Brexit puts pension agreements for retiring expats at risk

Possible changes to social security agreements post-Brexit could have an unforeseen impact on the retirement income of British citizens planning to move overseas to retire.

Countries in the EU have reciprocal social security agreements with the UK, which means the state pension is to increase each year in the same way as retirees living in the UK.

However, these arrangements are currently not in place in countries including Australia, Canada and New Zealand.

Retirement Advantage warned any changes to reciprocal social security agreements, as a result of Brexit negotiations, could end up having a detrimental effect on retirement incomes and urges retiring expats to seek financial advice.

According to Advantage Retirement, a person retiring to Australia in 2008 would have seen their UK basic state pension frozen at £90.70.

However, the basic pension rate has gone up by 39% to £125.95 a week during the last ten years, which is worth an extra £1,833 a year to those who stayed in the UK.

In September 2014, there were 1.24 million people in receipt of a state pension outside Britain. Of these, about 560,000 were in countries where the state pension is not up-rated, including Canada, New Zealand and Australia.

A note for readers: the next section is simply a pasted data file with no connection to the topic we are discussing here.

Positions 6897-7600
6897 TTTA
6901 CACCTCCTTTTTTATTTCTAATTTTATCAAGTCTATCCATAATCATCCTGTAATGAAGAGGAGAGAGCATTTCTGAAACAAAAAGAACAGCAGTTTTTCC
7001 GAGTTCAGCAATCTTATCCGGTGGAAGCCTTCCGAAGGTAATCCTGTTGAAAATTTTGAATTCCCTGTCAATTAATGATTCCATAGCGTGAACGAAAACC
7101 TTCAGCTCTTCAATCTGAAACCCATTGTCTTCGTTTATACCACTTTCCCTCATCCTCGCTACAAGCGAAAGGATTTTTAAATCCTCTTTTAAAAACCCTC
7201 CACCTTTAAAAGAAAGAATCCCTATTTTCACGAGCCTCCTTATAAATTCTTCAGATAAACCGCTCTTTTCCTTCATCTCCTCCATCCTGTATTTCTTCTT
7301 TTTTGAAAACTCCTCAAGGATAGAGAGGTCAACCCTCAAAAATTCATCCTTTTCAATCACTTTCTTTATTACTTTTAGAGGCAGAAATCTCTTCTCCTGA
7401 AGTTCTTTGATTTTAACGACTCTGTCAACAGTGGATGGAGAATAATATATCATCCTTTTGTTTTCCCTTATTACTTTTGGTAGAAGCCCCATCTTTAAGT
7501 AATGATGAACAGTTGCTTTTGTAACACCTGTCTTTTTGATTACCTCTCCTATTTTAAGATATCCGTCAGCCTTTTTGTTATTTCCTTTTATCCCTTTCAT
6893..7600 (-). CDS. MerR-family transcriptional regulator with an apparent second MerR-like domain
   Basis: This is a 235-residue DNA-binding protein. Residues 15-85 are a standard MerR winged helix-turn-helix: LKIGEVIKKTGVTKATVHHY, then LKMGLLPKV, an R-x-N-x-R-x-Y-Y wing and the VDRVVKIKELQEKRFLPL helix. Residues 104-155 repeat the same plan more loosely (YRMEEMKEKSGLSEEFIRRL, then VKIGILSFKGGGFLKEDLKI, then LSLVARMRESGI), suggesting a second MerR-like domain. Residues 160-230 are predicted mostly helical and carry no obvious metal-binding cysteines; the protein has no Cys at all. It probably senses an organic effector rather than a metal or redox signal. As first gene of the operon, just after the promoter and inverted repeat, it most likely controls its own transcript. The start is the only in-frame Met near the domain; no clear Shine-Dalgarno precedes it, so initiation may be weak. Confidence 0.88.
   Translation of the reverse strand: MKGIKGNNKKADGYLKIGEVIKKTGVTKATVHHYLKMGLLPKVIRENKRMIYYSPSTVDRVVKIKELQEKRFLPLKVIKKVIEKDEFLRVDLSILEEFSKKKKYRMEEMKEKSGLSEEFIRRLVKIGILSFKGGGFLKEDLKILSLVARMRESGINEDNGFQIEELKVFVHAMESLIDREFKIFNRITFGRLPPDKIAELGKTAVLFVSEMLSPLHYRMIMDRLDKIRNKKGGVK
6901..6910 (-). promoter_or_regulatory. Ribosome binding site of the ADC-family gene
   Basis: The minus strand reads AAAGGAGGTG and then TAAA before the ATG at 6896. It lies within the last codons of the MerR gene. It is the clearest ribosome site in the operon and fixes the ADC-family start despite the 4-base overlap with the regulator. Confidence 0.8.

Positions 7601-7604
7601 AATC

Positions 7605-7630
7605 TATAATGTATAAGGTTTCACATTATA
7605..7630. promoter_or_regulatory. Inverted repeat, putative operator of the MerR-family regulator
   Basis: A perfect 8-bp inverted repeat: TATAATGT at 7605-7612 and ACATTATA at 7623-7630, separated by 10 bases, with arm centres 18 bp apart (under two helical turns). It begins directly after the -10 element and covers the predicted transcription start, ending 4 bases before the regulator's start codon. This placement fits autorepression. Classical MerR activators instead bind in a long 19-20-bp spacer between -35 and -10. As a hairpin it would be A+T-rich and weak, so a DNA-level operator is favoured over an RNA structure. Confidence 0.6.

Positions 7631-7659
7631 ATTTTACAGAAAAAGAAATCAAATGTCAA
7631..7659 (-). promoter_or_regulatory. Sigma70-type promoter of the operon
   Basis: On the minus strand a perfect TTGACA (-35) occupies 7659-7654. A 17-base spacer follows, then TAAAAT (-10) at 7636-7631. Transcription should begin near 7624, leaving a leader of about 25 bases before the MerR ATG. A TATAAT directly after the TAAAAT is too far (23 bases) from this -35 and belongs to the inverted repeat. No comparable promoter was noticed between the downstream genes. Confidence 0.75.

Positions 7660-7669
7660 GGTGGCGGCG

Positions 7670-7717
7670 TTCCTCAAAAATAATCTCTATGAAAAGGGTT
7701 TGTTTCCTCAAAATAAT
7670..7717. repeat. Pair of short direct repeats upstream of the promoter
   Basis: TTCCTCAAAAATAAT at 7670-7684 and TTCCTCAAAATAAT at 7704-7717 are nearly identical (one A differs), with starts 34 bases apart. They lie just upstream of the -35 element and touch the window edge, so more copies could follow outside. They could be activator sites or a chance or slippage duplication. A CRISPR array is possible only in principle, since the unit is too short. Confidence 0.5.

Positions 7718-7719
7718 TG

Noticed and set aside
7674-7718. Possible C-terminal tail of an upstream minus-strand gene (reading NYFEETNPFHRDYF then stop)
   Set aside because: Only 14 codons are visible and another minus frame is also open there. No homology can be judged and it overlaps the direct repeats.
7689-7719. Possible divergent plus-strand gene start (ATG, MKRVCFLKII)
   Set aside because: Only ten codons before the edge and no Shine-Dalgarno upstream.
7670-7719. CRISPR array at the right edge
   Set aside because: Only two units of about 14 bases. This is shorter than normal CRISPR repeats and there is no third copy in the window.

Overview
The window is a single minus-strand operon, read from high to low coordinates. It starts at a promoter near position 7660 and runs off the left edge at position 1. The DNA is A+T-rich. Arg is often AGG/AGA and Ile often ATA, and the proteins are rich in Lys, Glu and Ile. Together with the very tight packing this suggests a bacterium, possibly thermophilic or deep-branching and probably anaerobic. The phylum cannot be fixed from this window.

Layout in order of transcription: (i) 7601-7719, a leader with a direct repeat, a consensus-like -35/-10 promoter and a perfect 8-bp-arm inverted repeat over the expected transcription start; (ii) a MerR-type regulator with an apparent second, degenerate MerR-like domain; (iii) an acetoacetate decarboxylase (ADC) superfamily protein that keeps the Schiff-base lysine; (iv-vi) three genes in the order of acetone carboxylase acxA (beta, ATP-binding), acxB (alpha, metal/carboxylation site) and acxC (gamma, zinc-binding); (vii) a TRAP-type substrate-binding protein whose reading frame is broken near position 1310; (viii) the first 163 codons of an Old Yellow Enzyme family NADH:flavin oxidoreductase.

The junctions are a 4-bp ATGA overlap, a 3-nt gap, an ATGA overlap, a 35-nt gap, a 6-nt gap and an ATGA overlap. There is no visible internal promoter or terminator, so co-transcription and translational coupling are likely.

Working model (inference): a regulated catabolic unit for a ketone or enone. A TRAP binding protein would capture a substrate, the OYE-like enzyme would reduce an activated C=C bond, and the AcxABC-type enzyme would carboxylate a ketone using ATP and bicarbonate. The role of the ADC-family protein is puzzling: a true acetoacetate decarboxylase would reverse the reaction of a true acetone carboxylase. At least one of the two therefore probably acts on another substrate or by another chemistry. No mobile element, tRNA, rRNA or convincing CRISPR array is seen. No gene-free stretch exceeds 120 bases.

The government has estimated that uprating frozen pensions in payment to current levels would cost more than £500m a year.

Andrew Tully, pensions technical director at Retirement Advantage, told the FT Adviser: “Many people dream about retiring abroad, often hoping to enjoy better weather, a better lifestyle or cheaper living costs than back in the UK.

“However, without the right planning and financial advice, you can very quickly find yourself fall foul of local tax laws, feeling the pinch because of currency exchange rates or other financial issues, even more so given the current uncertain climate.

“As one example, if you retire to some countries, you will find your UK state pension won’t increase every year like your peers who remained in the UK. As living costs inevitably go up over the years, you will need to have other sources of income to help maintain your chosen lifestyle.”

Pedro Gonçalves
Pedro Gonçalves is Financial Correspondent at International Investment.

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